Stay cool, man. It’s not that bad…
The President started the day by roasting his Federal Reserve chairman, Jerome Powell:
That’s because Powell made a public appearance, and while he did say the Fed is moving to “sustain the expansion” in the U.S. economy, which would normally be interpreted to mean lower interest rates ahead, he didn’t say what Trump wanted: that he would cut interest rates by 100 basis points, as the President has been demanding. 100 basis points is one full percent, which is something you do in an emergency. So is it?
Of course, Powell didn’t hire himself. He was hired by Trump (but since the Federal Reserve is designed to operate mostly outside the influence of the President and, politics in general, he can’t easily fire him until his term is up, which wouldn’t come until Trump’s second term, if he’s re-elected). Trump didn’t have to hire Powell, he could’ve just kept on Janet Yellen as Fed Chair, but at the time he commented: “you like to make your own mark”. So one of our friends suggested if he really feels Powell is an irredeemable disaster, it would be far more accurate for Trump to post this:
(OK that’s juvenile but it rings true and again emphasizes that Trump never takes responsibility for anything that he doesn’t like happens under his watch, and anyone who disagrees with him is an instant “enemy”).
Powell, in his own understated Fed Chair-like way, gave as good as he got: emphasizing that we’re in (literally) uncharted territory because things like Trump’s trade wars are making it virtually impossible to use tried-and-true economic models.
“While monetary policy is a powerful tool that works to support consumer spending, business investment, and public confidence, and public confidence, it cannot provide a settled rule book for international trade.”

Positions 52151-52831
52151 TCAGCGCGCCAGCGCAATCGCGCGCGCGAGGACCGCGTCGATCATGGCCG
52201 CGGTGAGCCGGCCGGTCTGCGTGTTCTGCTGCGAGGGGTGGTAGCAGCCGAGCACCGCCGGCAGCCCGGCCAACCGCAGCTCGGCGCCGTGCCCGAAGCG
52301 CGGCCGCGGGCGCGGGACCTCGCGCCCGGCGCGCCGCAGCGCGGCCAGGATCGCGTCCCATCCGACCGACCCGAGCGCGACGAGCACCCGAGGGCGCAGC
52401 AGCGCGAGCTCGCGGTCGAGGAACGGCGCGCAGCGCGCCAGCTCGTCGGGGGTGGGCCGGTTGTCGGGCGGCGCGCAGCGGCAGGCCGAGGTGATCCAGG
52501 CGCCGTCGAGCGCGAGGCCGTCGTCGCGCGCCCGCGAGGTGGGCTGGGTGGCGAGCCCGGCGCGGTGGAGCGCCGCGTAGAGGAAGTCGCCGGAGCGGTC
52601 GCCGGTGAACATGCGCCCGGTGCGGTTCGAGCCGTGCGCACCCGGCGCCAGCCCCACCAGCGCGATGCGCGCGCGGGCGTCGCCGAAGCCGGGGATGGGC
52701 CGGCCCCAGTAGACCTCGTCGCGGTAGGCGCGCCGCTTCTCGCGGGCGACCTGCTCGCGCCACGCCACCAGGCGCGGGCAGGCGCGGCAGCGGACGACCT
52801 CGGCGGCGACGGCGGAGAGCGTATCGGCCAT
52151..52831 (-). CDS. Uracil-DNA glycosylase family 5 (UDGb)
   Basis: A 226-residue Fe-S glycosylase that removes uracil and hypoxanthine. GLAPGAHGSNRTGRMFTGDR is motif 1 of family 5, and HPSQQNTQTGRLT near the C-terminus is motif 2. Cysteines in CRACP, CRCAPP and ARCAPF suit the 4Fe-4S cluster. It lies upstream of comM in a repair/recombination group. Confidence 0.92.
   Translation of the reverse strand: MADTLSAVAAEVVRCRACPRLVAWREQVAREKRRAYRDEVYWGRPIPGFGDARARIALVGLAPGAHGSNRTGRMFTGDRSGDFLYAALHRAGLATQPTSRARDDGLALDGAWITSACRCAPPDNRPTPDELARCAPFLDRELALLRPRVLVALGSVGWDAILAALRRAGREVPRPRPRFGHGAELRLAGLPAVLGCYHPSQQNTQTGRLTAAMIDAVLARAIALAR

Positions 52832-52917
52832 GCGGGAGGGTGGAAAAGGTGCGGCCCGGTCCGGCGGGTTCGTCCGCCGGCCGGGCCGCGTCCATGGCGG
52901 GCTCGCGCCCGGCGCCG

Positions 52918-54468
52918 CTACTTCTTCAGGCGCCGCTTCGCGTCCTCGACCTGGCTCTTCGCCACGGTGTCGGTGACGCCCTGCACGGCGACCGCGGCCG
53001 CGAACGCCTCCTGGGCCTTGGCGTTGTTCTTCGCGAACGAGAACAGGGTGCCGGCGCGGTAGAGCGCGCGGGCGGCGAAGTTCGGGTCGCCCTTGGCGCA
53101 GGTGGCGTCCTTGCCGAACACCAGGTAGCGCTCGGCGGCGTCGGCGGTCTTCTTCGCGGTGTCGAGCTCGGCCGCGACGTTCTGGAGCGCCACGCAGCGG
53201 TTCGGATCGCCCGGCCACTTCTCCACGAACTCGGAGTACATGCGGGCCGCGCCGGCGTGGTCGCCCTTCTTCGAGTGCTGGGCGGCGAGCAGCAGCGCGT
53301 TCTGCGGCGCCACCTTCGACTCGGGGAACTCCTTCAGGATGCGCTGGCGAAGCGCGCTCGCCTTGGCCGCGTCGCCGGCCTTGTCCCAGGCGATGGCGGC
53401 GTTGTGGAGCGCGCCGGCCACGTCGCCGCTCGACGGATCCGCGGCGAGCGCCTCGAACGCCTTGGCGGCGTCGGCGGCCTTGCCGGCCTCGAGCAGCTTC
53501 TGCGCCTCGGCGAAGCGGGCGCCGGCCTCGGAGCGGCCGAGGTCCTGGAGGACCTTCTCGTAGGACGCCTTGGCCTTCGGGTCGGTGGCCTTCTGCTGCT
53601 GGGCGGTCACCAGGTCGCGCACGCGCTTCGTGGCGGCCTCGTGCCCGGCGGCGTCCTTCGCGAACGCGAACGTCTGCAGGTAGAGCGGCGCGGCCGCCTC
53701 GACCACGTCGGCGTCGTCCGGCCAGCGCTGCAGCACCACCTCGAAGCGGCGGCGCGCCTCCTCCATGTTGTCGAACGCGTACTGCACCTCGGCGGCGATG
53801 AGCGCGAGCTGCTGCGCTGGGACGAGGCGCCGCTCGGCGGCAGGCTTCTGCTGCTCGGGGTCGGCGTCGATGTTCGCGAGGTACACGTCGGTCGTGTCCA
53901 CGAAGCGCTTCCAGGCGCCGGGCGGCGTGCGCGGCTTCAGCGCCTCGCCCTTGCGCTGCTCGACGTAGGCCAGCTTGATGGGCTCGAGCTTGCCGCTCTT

Here’s a link to the full transcript of Powell’s speech, which is far more interesting and less cryptic than these things tend to be. (And also we wanted you to be able to judge for yourselves if he’s the nut Trump makes him out to be.)
So in a sense, Trump’s behavior is forcing everyone to improvise based on what’s in front of them at any given moment, just as Trump does. While a slowing economy does argue for lower rates, that lack of visibility or preponderance of unpredictability (depending on how you want to look at it), argues for a high level of caution at the central bank, which probably makes it even less likely Trump’s desires will be fulfilled.
Then came China:
First of all, Trump is not King (except according to his Retweets, of Israel). He can’t “hereby proclaim” U.S. companies do much of anything, especially If it’ll hurt profitability, their shareholders, and their ability to keep people employed. (Especially not on Twitter, for God’s sake!) This almost seems a plaintive wish, rather than a reality. (Yeah we know Trump later Tweeted citing U.S. law that he says gives him emergency powers to do this or whatever he wants, but we really can’t believe that’ll hold up in court, even in this atmosphere).
This was our favorite response to the President’s Tweet:
“You don’t ‘hereby order’ anything via Twitter. Except if it’s Dominos.”
(Sorry for the lack of credit. We can’t find where we found that anymore.)
Which demonstrates the absurdity of this whole situation. But at the same time we can’t help feeling this is nothing to laugh about. Because Trump seems dead serious.
Without context, which is part of the problem of not doing regular media briefings, we can’t tell if it’s an admission on Trump’s part that China’s not going to roll over as he assured us they would when he told us winning a trade war would be so “easy”. Or if it’s a heavy handed last-ditch attempt to bludgeon China’s government into accepting terms. And does the U.S. really “not need China”? Right now, according to the U.S. Trade Representative’s Office, which is part of the White House, more than 20% of all U.S. imports come from there. Not to mention China holds more than $1-trillion in U.S. debt. Although that could also equally mean China needs the U.S.